"I would like to tell you a little about the authors if I may." He said softly. She gestured to the couch across from her and curled her legs up under her as if to settle in for a while. Sam sat down and began.





"I probably shouldnít be here," Donna said in a worried tone.


"We talked about this until 2 in the morning. I want you here. You want to be here," Josh reassured.


"What if I donít have a job?"


"We are not dealing with that until Friday. Letís just take each day as it comes, okay." Josh put his hand on her and softly massaged the small of your back. "Just relax. I wonít let you down, I promise you."


Donna took a deep breath and forced a smile for him. Things had been so much better since he showed up yesterday. He listened to her. He accompanied her to the police station and sat beside her the whole time, not saying a word through her entire interview. Afterward, he took her to his apartment and they talked late into the night. He wanted her to stay. He would sleep on the couch. But she knew better. She was too vulnerable. He was too. Their boundaries already lay around them in shreds. This was a situation ripe for potential disaster. She didnít afford any confusion. She wanted to reach out to him and tell him things that she had kept buried in her heart, but this wasnít the right time. There was too much at stake. There were too many others things that needed her attention right now.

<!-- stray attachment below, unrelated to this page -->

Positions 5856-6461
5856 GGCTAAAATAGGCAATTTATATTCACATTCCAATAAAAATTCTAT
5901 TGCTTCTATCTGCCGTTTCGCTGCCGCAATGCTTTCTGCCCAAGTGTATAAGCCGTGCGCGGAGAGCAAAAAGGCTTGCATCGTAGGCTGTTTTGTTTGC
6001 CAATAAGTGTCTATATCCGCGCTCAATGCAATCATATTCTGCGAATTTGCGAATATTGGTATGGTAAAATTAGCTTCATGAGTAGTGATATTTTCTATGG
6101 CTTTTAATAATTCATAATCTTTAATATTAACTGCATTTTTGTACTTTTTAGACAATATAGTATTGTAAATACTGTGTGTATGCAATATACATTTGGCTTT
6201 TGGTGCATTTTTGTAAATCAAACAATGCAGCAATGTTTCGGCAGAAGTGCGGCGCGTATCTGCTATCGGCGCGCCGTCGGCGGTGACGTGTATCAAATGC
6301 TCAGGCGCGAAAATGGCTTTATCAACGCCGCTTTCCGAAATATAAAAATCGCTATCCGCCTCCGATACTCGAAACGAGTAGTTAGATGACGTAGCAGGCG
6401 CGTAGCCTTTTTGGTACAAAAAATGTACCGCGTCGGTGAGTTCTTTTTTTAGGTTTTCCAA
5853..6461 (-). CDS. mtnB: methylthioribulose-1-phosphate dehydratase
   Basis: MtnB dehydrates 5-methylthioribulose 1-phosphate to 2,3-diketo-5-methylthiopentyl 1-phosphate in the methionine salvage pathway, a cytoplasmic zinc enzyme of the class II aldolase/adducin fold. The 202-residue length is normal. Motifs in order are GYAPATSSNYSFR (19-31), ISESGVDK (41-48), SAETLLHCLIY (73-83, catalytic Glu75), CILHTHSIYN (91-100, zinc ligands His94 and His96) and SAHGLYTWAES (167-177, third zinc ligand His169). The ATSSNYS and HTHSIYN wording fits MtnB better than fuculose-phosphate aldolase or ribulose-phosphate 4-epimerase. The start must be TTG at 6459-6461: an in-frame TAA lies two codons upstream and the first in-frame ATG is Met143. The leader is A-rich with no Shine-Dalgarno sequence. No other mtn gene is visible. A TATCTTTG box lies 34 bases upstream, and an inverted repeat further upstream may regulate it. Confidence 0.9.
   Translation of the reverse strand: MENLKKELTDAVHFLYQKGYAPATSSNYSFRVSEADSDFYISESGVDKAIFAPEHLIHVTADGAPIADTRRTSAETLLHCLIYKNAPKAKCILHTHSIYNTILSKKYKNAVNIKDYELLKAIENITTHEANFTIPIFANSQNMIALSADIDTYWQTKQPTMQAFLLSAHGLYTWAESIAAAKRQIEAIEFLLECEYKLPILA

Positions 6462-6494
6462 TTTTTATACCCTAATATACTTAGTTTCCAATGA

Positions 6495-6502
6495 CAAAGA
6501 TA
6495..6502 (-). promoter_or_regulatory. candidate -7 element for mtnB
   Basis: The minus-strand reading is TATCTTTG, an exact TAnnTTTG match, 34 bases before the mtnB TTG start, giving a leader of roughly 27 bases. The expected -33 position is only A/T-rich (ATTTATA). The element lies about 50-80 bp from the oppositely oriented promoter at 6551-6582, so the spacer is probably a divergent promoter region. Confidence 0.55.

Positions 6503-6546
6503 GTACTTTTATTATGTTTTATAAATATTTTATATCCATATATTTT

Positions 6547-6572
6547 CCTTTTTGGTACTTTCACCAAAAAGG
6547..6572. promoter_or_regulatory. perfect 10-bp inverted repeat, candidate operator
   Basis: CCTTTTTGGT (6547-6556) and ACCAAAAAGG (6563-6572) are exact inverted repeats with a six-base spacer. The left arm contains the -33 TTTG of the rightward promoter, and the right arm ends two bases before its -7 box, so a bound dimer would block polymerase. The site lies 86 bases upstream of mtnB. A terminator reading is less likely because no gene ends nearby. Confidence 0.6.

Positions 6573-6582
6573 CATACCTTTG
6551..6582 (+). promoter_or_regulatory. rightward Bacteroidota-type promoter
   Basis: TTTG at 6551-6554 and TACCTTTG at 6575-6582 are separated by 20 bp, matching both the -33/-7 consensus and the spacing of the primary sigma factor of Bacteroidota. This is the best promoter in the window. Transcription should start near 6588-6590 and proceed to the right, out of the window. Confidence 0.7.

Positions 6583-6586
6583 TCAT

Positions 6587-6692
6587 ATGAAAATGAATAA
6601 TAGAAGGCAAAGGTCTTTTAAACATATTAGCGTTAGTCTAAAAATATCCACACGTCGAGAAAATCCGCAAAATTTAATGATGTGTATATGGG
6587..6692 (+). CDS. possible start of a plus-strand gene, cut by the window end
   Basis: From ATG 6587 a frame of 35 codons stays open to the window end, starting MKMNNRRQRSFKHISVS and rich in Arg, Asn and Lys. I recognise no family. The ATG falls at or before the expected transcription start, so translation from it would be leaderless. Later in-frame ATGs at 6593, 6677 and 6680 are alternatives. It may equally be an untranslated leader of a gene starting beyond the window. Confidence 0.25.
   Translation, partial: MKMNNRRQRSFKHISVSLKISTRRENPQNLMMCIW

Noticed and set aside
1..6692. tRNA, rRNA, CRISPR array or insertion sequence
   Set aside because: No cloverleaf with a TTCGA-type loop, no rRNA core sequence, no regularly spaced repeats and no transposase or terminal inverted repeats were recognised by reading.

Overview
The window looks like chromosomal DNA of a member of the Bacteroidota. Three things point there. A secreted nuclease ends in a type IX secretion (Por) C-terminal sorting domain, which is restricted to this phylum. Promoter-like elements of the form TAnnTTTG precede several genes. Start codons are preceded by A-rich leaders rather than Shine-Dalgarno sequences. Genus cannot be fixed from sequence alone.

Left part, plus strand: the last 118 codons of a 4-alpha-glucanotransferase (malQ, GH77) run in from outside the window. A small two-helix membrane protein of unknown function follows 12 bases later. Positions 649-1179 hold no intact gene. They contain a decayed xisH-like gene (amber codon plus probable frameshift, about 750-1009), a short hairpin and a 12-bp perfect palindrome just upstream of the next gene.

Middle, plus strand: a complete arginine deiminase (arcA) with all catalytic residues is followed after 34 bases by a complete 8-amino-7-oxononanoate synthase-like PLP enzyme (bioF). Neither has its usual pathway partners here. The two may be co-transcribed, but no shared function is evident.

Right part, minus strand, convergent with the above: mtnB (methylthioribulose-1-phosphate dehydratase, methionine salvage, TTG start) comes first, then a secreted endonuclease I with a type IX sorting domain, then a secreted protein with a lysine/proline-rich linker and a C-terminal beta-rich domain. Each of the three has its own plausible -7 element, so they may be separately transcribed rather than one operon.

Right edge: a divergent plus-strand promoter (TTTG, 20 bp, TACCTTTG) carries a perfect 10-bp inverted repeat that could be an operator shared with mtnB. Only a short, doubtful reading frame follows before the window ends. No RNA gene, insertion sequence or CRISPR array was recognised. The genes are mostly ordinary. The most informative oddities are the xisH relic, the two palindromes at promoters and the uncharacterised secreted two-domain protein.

After he returned her to CJís apartment, she lay awake for the hours that remained of the night, dreaming of someday, a day when she could hold him openly and confess her feelings and he would return them in full. That dream was a luxury item. She rarely allowed herself to go there. She worked so hard to preserve the working relationship that had become so important to her. But last night, she needed him and it was the only way she could have him.